On March 10, 2021, the Russian agency responsible for ensuring compliance with media and telecommunications laws, Roskomnadzor, announced that it would slow down Twitter on “100 percent of mobile services and 50 percent desktop services.” The reason Russia throttled Twitter: the social media company did not delete over 3,000 materials the authorities deemed unlawful.
Shortly after the announcement, Russian users started reporting the slowing down of multiple websites and online services. Experts later confirmed that over 40,000 domains containing t.co (Twitter’s shortened domain name) had been affected. When Russia throttled Twitter, it also slowed down the websites of key governmental institutions, including the Kremlin and the Russian State Duma, as well as major platforms and services including Yandex, Google, YouTube, and Qiwi.
Due to the lack of transparency, we don’t know what mechanisms authorities used when Russia throttled Twitter. Russian digital rights groups, including Internet Protection Society and Roskomsvoboda in Russia, suspect the throttling was implemented using a suite of network monitoring and censorship tools that has allegedly been successfully tested as a part of Russia’s implementation of its Sovereign Internet Law. The technology for implementing the law is reportedly provided by the Russian company RDP.
Roskomnadzor tried to blame some of the site blockings on a fire at a cloud services firm OVHcloud in Strasbourg, France. In addition, Rostelecom, Russia’s leading long-distance telephony provider, issued a statement claiming that Russian government websites were down due to a failure in one of its data centers. Both tech companies and Russian civil society are suspicious and critical of these attempts to shift the blame for the throttling and the collateral damage it caused.
History of shutdowns and blocking of social media in Russia
The move to throttle Twitter is part of a years-long crusade by Russia’s censors to force Twitter and other tech giants to comply with Roskomnadzor’s orders. Google, also a target of Russian censors, has been fined multiple times, most recently in December 2021 for three million rubles (about USD $41,000) under Article 13.40 of the Russian Administrative Code. In the same month, the Russian legislature upped the ante, passing a bill to increase company fines for defying censorship orders up to up to 20% of their yearly turnover in Russia. Earlier this month, Russian authorities also filed a lawsuit against Google, Facebook, Telegram, TikTok, and Twitter for failing to delete posts urging children to take part in the nationwide protests in support of jailed opposition leader Alexey Navalny.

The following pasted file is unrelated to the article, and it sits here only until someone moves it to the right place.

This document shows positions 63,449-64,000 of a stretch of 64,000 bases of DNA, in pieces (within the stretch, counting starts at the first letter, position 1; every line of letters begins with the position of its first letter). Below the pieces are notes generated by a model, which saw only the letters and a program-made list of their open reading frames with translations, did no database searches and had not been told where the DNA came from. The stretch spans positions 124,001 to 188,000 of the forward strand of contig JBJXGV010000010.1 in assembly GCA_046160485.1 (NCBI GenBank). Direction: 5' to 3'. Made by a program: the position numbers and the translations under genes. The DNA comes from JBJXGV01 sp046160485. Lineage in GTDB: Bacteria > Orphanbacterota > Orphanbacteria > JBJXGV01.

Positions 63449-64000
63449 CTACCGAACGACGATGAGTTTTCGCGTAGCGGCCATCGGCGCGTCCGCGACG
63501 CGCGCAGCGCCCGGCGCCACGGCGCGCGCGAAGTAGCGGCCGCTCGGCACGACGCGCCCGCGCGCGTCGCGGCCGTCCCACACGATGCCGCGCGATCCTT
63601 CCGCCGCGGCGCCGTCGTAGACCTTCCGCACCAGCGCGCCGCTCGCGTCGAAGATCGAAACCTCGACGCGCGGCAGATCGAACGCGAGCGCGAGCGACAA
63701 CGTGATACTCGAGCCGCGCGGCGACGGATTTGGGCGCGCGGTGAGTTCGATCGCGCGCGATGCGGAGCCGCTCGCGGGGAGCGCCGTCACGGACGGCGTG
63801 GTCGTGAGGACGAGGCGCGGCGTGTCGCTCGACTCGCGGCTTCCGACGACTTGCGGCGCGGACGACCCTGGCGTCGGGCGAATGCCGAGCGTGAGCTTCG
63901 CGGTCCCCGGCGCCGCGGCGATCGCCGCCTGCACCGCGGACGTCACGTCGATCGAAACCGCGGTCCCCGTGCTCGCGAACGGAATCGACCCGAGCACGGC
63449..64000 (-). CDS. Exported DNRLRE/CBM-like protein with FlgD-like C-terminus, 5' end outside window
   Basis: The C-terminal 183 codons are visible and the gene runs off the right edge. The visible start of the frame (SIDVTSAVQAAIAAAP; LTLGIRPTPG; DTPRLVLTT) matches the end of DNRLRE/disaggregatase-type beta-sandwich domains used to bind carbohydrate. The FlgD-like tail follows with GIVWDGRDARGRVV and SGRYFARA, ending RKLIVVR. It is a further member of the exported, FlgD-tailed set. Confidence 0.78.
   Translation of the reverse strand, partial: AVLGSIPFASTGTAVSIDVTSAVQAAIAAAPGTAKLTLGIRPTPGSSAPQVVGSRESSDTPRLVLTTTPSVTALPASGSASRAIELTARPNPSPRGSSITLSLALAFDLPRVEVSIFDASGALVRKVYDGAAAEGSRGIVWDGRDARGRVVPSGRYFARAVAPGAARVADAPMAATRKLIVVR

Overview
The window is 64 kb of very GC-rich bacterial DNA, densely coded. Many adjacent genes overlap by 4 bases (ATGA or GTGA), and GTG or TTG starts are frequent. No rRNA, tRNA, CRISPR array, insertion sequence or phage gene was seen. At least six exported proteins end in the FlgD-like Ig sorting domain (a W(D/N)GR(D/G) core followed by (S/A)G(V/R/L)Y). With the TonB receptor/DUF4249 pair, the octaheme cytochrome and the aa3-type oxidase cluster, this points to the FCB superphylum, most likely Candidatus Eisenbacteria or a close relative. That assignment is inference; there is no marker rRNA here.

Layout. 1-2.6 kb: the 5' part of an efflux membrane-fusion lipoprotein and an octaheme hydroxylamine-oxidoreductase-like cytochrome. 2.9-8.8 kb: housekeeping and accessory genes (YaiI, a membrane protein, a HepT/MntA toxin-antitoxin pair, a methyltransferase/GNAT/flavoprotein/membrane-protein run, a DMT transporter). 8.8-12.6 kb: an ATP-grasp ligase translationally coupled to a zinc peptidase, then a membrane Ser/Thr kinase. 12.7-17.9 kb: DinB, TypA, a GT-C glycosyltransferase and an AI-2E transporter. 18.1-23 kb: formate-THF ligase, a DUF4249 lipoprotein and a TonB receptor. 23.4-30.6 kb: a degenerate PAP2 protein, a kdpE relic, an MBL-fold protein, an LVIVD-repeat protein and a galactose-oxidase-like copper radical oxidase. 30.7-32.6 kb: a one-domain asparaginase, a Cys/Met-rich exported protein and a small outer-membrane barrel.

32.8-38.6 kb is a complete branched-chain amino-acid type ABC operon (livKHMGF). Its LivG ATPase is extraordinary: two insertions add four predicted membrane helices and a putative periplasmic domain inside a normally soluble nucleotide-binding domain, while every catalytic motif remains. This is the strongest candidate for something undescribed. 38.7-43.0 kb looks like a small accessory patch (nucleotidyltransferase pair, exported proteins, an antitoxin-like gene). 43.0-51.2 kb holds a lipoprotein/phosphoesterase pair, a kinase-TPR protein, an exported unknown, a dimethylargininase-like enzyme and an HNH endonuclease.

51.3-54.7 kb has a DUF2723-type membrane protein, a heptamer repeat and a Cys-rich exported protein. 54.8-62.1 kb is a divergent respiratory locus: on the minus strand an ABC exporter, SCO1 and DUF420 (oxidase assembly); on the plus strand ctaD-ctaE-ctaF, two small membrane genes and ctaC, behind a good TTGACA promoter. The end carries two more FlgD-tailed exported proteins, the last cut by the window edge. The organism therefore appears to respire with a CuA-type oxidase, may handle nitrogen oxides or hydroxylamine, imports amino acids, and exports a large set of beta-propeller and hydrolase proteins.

Russian authorities have also been blocking and fining social media companies for non-compliance with Russia’s data localization law, requiring companies to store the personal data of Russian citizens on Russian web servers. Russia blocked LinkedIn in 2016 for failure to comply under Article 15.5 of the Law on Information and in 2019, the Russian Magistrate Court ordered Twitter and Facebook to pay fines for violations under Article 19.7 of the Administrative Code.
Russia also tried unsuccessfully to block Telegram and fined the company for non-compliance with the 2018 anti-terrorist legislation, also called the Yarovaya Law. This law requires telecom operators to store voice and messaging traffic and encryption keys from all user correspondence and provide them to Russia’s Federal Security Service, the FSB, upon request. The attempt to block Telegram was similar to the recent throttling of Twitter — it also resulted in a massive collateral disruption of online services across the country.
Russia doesn’t just slow down services that do not comply with censorship orders. It also has a history of throttling mobile internet during protests. Accordingly, between 2018 and 2019, the local government in Ingushetia shut down the mobile internet during peaceful protests against the border agreement with the neighboring Chechnya. In July-August 2019, Moscow authorities jammed mobile internet during local election protests.
In 2019, some operators anonymously reported network disruptions associated with the testing of the DPI technology as a part of implementation of the Sovereign Internet Law in the Ural region of Russia.